Saturday, February 7, 2009

Carrots and sticks

What's old is new again:

Professor makes his mark, but it costs him his job

In Zen and the Art of Motorcycle Maintenance, Robert Pirsig mentions his own experiment in withholding grades at a university. He didn't just announce on the first day that everyone would get an A+ (that seems gimmicky), but since it was a class on rhetoric, he spent the course developing an argument for eliminating the grades-and-degrees system and discussing it with his students. Most students were unenthusiastic or opposed -- grades and degrees are what they came for.

He assigned, collected and graded papers but returned them to students with only the comments, not the grade.

At first:

  • A-students were annoyed, but did the work anyway
  • B-C students blew off some assignments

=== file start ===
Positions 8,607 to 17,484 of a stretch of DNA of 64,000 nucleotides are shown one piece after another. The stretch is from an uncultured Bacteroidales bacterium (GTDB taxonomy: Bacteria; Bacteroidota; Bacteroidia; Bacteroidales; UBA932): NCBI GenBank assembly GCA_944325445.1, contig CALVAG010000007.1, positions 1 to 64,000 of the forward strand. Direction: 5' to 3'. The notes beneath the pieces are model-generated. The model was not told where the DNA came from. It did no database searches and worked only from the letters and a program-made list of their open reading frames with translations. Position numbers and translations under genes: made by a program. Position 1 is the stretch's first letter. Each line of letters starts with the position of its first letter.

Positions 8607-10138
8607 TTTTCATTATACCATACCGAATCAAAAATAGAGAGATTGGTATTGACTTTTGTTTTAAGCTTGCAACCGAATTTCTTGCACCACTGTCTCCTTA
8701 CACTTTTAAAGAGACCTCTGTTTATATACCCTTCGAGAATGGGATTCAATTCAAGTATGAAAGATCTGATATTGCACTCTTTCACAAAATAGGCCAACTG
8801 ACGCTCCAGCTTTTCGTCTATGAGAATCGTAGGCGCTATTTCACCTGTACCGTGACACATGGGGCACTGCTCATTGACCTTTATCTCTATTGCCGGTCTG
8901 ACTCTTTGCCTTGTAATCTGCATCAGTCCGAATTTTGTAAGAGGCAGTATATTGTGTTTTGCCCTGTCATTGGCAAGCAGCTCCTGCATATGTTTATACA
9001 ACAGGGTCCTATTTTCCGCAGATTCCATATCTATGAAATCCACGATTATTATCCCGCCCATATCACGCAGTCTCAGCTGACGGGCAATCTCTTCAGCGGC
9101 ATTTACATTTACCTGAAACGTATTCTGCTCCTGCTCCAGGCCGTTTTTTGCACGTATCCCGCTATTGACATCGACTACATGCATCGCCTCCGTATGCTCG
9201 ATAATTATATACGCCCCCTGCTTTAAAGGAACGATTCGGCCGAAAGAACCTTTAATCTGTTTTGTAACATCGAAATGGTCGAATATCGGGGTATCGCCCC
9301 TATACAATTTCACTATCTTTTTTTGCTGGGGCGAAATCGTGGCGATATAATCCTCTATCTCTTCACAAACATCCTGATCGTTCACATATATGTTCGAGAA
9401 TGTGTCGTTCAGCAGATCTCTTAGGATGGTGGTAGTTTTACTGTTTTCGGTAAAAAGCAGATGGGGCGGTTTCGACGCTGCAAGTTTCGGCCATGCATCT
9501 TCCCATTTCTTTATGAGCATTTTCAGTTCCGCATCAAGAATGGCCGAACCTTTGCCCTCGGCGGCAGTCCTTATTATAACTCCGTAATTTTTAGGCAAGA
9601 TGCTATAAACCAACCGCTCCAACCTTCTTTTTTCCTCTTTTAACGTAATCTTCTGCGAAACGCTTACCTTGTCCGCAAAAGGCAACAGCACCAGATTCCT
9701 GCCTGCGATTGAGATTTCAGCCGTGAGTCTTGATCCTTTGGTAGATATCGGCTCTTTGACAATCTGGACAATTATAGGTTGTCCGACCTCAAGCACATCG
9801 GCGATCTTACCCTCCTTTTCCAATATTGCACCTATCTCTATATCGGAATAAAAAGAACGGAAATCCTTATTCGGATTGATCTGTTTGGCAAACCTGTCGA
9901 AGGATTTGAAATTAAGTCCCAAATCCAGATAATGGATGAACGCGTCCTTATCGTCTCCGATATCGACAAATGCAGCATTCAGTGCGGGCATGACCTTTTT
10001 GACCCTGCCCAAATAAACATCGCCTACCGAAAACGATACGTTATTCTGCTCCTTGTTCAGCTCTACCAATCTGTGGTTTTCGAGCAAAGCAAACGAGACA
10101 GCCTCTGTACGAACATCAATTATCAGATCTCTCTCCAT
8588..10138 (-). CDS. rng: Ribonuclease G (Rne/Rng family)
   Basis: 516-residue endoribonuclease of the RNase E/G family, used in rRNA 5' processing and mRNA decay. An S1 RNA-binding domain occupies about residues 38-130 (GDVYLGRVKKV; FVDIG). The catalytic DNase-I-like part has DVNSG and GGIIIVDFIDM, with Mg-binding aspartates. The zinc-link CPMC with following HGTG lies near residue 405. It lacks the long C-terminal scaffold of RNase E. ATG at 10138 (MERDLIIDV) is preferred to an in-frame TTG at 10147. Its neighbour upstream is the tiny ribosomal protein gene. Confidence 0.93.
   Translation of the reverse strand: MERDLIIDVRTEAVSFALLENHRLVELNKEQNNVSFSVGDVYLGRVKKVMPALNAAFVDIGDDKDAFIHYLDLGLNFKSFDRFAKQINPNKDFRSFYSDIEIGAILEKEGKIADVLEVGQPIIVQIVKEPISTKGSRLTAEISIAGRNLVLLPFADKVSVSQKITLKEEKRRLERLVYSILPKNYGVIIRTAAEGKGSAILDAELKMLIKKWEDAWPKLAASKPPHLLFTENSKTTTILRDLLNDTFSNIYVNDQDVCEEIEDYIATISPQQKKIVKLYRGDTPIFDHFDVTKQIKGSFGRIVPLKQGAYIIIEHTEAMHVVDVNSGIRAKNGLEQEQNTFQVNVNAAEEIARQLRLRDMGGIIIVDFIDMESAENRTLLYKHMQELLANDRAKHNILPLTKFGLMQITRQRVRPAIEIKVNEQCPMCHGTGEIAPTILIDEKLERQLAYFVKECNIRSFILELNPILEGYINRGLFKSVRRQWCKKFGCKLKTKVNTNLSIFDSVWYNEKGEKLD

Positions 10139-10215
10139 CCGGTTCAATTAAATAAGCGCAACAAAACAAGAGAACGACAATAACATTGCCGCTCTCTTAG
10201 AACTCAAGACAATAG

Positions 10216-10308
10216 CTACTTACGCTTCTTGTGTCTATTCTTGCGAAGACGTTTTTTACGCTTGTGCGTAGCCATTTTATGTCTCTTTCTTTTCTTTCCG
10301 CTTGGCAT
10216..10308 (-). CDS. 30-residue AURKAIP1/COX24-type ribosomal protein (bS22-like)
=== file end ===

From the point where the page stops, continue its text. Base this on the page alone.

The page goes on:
• C-D students usually skipped class

He observed this and changed nothing. If students acted up, he let it slide.

Around 3-4 weeks into it:

  • A-students got nervous and pushed themselves harder, in class and in papers
  • B-C students saw what the try-hards were doing and returned to the usual level of effort
  • C-D students who had committed to ditching would occasionally show up out of curiousity

And finally:

  • A-students relaxed and began enjoying the class as active participants. In a final essay, still not knowing what their grades were, these students favored eliminating grades by 2-1.
  • B-C students saw this and freaked, putting an unusual amount of effort into their work. Eventually, they joined the A students in engaging class discussions. These were evenly divided over the issue of eliminating grades.
  • C-D students, or those who attended, also saw this and began trying to hand in reasonable work. Those who couldn't hack it freaked even more, and remained in a state of Kafkaesque terror until the quarter mercifully ended. Naturally, in the final essay these students were unanimously opposed to eliminating grades.

Interesting as this result was, he reverted to the regular grading system the next quarter because he couldn't provide any alternate goal for students -- those who can recognize quality in their own work don't need the university; those who can't need something to work toward, or they don't progress.